How long does it take to make those pieces?

It depends on how big the piece is, but for the all skirt suit, something like that could be 3 to 4 weeks. And then smaller pieces could be about a week to make.

 

So it can be quite long then…

Yeah, everything is really time intensive, but I definitely think slow making is really important. Especially as a response to fast fashion. All my clothes are fully fashioned or seamless which also eliminates any excess like cut-aways from improductions.

 

How many looks did you have

It was 9 looks.

   
   

You’ve talked about slow making as a response to fast fashion, which part did sustainability had in your approach overall?

I think it’s very important for like everything in design going forward. For me, I think it is just about finding that balance of you need to be sustainable. As a designer or as a company, you need to practice sustainable methods of making things while just running your studio. But I think also it goes hand in hand with the design has to be good.

 

What do you think about cancelling the Fashion Week as a solution to environmental crisis as movement like ‘Extinction Rebellion’ claimed?

Initially, I supported movement like ‘Extinction Rebellion’ but I think it’s gotten too extreme. And I don’t agree with the ‘us vs. them’ mentality. I wish they would make an effort to work together with designers because for instance if we just cancelled Fashion Week two weeks ago, it would have been so much waste. If you think about all the stuff that was produced and that doesn’t get to be shown. People are depending on money, we are in a crisis… It kind of goes down to classism. I think a lot of it is has to do with people who can afford to be protesting and to be part of those organisations.

Also there are so many people in the fashion industry that contribute to making these collections. When you think about it, so many things started out of plants and it goes to that all process from farmer to actually ending up in a store. That’s just crazy how many people are involved in the process. So it’s not a black or white issue. But I don’t think cancelling Fashion Week would solve anything. Especially I don’t understand why they would protest London Fashion Week. There are presentations and other things that happen off schedule and they don’t necessarily require to work in the cycle. But having organisations like the British Fashion Council that shows young designers in organised space is an amazing way for our work to get seen when it wouldn’t otherwise get seen… When Burberry does a show, people will always see it. They have enough attention, they don’t need Fashion Week…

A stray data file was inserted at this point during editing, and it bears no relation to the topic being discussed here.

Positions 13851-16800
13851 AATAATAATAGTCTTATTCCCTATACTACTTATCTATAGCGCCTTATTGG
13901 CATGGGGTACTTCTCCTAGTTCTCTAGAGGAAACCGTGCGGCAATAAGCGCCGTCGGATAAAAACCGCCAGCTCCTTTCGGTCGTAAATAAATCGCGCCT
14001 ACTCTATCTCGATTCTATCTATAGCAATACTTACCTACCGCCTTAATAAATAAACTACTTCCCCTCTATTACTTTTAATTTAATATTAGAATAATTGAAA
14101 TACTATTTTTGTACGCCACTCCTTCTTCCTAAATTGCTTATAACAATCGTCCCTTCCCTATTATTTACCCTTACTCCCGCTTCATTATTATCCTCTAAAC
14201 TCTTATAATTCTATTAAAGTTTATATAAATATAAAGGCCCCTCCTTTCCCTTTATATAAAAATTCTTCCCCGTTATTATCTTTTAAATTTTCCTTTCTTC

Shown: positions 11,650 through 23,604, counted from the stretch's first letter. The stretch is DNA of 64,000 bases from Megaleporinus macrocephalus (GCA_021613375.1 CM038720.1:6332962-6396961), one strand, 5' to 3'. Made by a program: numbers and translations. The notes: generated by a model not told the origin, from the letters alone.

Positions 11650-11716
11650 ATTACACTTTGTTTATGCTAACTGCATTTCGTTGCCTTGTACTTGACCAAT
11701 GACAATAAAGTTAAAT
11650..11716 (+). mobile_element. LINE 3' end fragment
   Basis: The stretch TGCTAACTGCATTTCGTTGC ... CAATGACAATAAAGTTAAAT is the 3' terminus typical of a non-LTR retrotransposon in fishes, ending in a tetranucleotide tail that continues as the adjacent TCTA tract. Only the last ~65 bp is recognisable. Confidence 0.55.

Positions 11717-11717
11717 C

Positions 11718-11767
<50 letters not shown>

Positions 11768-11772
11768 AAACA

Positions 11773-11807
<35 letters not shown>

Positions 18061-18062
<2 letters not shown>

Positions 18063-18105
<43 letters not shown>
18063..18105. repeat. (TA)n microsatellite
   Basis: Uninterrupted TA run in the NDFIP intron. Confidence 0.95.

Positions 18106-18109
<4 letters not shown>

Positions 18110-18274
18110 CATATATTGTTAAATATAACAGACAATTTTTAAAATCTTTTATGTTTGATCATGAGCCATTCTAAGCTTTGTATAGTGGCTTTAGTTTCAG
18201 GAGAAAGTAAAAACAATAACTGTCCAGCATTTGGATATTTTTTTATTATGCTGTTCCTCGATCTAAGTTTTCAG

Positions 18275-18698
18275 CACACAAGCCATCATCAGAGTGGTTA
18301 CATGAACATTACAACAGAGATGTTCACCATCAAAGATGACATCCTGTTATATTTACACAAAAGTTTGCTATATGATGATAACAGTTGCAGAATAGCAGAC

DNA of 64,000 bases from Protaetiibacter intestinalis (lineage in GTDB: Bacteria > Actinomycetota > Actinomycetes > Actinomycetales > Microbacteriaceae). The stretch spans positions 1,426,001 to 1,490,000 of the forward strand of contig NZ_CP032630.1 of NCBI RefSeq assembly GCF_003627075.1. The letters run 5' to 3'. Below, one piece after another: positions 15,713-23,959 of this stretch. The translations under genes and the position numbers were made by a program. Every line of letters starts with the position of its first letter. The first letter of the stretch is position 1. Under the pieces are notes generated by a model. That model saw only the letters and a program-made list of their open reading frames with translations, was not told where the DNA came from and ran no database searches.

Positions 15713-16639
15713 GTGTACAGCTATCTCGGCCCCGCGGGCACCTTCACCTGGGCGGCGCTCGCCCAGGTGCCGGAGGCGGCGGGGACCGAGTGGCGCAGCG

But I do wish Extinction Rebellion would maybe try to do something to help designers become sustainable because it can be really hard, even if it was advising or helping source materials… And just trying to help rather than just try to shut it down. Because it feels like it’s a lot of people that don’t work in fashion and don’t always understand it.